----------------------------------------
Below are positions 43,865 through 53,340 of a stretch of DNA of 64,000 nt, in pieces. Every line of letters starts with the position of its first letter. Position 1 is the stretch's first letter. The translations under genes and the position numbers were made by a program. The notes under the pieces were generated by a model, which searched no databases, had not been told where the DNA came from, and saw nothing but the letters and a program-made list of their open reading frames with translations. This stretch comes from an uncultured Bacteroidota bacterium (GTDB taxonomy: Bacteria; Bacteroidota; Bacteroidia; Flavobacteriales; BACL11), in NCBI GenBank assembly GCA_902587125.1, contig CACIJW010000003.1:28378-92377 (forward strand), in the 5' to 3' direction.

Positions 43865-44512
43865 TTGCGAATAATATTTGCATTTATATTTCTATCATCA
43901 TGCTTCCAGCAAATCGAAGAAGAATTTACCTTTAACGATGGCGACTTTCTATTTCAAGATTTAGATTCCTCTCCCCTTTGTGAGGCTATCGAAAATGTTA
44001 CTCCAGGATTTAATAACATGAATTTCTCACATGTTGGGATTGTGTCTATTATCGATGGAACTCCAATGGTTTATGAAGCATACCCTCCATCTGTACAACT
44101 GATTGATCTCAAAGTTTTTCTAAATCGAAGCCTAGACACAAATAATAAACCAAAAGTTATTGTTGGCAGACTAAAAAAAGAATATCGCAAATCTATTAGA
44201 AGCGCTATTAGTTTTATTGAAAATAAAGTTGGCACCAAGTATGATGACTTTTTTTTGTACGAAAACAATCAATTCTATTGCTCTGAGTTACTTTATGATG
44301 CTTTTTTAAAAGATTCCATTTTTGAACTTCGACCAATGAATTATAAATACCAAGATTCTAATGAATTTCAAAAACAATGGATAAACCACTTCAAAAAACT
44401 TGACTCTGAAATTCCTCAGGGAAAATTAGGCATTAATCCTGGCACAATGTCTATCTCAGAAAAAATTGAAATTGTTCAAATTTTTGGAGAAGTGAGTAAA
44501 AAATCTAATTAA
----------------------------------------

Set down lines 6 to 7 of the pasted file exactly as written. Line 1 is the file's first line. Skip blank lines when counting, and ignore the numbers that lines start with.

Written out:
44101 GATTGATCTCAAAGTTTTTCTAAATCGAAGCCTAGACACAAATAATAAACCAAAAGTTATTGTTGGCAGACTAAAAAAAGAATATCGCAAATCTATTAGA
44201 AGCGCTATTAGTTTTATTGAAAATAAAGTTGGCACCAAGTATGATGACTTTTTTTTGTACGAAAACAATCAATTCTATTGCTCTGAGTTACTTTATGATG